If you are approached about having a work optioned, the first thing you need to understand is if you have the rights to grant the option. Who else may have an interest in the rights to your work and will need to be consulted? Do you have to involve any of your co-creators? If you did not do all of the work yourself, or you did not acquire all of the rights for yourself, then you will need to involve them. Do you have an agent? Do they have the right to negotiate media deals on your behalf? If they do, you’ll need to get them involved. Also, do you still have the right to negotiate or grant the option? You will have to review your publishing agreement. Some publishers leave media rights with the creators. Some publishers merely want a cut of any option money you receive. Some want to negotiate it on your behalf and have the contractual right to do so. Worse yet, some have acquired the rights to negotiate and dispose of it without your involvement. You’ll need to see who else you need to involve and what rights you currently have.

When optioning a work, it is important to specify what is being included in the option. It is important to clarify if it just includes the main comic book or a specific series, or if it also includes any future works developed relating to the main comic book. Ideally, as a creator, you want to limit it as much as possible, as it gives you more opportunities to exploit the work and profit from it. However, most studios will want the right to incorporate or develop direct sequels into media adaptations. It is important to make sure it is addressed, and if needed, the compensation adjusted to account for the inclusion of additional works.

                The next key element of an option is what rights are being granted. For most production houses and studios, they want the right to almost everything. They will usually want film and TV rights, theatrical, radio, publishing, etc. Sometimes, however, a third party may only be interested in acquiring the rights for one thing, such as film or theatrical. Usually this is done because it is often cheaper to acquire limited rights, and the third party may not have the ability to exploit a full set of rights.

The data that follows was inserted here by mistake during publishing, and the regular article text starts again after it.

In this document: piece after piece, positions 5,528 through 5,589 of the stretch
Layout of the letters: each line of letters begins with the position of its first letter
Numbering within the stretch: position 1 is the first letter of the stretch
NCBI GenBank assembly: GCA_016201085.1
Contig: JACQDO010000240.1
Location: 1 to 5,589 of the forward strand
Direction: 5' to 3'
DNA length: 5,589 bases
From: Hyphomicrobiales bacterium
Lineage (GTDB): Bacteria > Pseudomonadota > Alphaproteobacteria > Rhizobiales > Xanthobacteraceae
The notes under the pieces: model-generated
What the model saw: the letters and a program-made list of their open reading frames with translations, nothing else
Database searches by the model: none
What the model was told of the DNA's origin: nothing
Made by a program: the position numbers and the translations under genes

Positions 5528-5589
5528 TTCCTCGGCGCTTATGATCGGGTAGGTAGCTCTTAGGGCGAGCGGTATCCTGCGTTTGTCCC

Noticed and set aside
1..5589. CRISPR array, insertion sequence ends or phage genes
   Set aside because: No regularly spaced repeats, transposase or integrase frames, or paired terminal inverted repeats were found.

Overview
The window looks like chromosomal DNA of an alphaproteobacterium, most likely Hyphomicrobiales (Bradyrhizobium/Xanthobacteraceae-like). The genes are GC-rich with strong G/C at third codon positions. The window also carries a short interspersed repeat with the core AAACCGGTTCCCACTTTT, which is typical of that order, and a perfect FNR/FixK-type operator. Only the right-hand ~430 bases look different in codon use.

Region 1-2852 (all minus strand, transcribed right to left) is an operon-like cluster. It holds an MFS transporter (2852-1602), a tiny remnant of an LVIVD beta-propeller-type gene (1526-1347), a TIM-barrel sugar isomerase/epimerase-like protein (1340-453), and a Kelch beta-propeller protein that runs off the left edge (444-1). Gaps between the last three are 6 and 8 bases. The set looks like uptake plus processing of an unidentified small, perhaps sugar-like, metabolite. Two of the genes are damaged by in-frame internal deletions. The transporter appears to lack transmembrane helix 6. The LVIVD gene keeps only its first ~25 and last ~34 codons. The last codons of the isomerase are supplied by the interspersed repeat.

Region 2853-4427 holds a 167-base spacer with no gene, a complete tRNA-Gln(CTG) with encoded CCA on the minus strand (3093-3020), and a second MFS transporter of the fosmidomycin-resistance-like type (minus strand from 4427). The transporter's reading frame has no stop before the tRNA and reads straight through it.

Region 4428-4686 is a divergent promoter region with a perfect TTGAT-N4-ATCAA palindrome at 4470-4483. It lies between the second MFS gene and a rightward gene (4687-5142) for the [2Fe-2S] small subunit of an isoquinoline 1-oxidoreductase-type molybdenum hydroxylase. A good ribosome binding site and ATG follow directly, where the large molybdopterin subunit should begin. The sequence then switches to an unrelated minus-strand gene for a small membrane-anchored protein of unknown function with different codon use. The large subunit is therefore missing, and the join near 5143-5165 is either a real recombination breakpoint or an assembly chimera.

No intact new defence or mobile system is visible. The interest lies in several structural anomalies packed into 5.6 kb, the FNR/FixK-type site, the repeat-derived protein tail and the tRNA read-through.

When granting rights in an option, anything you are able to reserve might be able to be licensed later on for additional money. These are called reserved rights. If possible, you should try and retain theatrical, radio/podcast, or games/video game rights. Another lucrative right is merchandising. Most studios will want the right to make and sell merchandise, and you will usually receive a separate royalty for these goods. Sometimes, you may be able to retain some limited merchandising rights to create goods based upon the original work (think goods based on a comic versus goods based on the movie).  This is something creators should push for, as it gives you an extra revenue stream. Every situation and studio is different.  With very few exceptions, creators should almost always retain publishing rights.

When dealing with the distribution and acquisition of rights, it is also common for studios to request that certain rights are frozen or subject to a right of first negotiation/refusal. If rights are frozen, then that means that one or both parties cannot exploit the rights, typically for a set amount of time, without the other party’s permission. If any reserved rights are subject to a right of first negotiation, rights of last refusal, or something similar, it means the party optioning the rights has the ability to negotiate for any rights it has not previously acquired. 

            Next time, I will discuss reversion and termination.